3313 The first part of the sentence refers to the tasks of giving "protection and assistance to the victims of conflicts", while the second part of the sentence refers to "any other humanitarian activities in favour of these victims".

3314 It looks as though the first part of the sentence refers to tasks explicitly laid down in specific provisions of the Conventions and the Protocol, while the second part of the sentence covers what the ICRC might be called upon to undertake in favour of victims of war if it went beyond the text of the Conventions and the Protocol, as laid down in Article 9 /9 /9 /10 common to the Conventions.

Paragraph 2

3315 The terminology used here is of some importance. The text mentions Red Cross or Red Crescent "organizations" rather than National Societies. (5) This is to cover Red Cross or Red Crescent organizations acting in favour of victims of a conflict when such organizations, because of very precise conditions regarding recognition, cannot be recognized internationally as National Societies, for example, because they are sponsored by entities other than States. In fact, the first of the conditions of recognition provides that any new Society must be [p.940] constituted in the territory of an independent State and must be the only National Red Cross or Red Crescent Society in that State. (6) Moreover, the ICRC, which is responsible for recognizing such Societies, adopted a line of conduct in this field under which there can be no recognition during an armed conflict if the country concerned is involved in the conflict. (7)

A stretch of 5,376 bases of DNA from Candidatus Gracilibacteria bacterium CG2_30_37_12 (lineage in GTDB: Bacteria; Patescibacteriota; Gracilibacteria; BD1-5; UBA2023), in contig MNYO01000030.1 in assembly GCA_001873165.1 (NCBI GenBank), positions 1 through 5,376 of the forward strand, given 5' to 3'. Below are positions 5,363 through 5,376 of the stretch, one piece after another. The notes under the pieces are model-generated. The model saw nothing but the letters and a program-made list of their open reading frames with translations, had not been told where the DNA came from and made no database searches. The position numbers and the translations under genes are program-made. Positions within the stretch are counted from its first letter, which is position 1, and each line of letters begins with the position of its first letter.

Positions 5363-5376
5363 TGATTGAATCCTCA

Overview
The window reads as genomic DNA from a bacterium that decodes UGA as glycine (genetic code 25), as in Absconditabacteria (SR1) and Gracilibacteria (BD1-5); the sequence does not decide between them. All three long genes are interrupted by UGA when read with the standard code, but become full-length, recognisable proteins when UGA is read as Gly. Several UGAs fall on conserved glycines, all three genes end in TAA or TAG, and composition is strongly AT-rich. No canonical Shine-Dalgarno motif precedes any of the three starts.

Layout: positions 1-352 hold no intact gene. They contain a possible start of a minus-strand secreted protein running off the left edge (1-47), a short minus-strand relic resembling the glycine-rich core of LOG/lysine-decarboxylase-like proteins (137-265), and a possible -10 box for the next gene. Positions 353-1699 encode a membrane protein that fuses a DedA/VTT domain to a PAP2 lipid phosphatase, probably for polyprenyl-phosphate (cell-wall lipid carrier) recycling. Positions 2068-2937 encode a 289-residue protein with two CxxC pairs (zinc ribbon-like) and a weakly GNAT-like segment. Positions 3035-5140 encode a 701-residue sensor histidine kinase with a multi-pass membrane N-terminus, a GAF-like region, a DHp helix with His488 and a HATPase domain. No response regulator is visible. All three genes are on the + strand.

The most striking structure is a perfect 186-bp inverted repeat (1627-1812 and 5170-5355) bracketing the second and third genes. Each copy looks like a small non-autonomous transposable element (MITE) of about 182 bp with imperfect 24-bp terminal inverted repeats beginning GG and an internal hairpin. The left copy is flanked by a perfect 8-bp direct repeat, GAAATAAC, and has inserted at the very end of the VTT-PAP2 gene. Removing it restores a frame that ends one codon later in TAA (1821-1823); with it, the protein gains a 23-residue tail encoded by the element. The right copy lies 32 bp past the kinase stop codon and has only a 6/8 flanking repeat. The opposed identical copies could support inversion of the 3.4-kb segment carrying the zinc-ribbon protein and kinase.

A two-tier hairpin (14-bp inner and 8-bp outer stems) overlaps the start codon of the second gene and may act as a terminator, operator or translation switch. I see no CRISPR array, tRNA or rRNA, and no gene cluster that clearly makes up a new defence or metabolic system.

3316 Having said this, it is clear that in time of armed conflict the assistance of a Red Cross or Red Crescent organization may be very valuable, and this provision to some extent codifies what has happened in recent conflicts, for example, during the war in Algeria where the Algerian Red Crescent organization was established fairly rapidly and rendered important services.

3317 This provision is primarily addressed to public authorities and organizations dependent upon them; they must grant their national organization all facilities necessary for carrying out their humanitarian activities. This recommendation is by no means superfluous, for governments have in the past imposed restrictive measures on their National Societies either through fear or incomprehension. On the other hand, it is quite clear that a Society must show itself to be honest and act impartially.

3318 During the ' travaux préparatoires ' some National Societies would have liked to obtain greater protection against their own authorities. However, as it concerns wartime conditions, it was difficult to obtain more from governments. The changes that National Societies wanted were particularly concerned with their role in case of internal conflict. On this subject, we would refer to the commentary on Article 18 of Protocol II ' (Relief societies and relief actions). ' One thing is generally accepted -- and this is of paramount importance -- namely, the protection granted National Societies in case of occupation in Article 63 of the fourth Convention.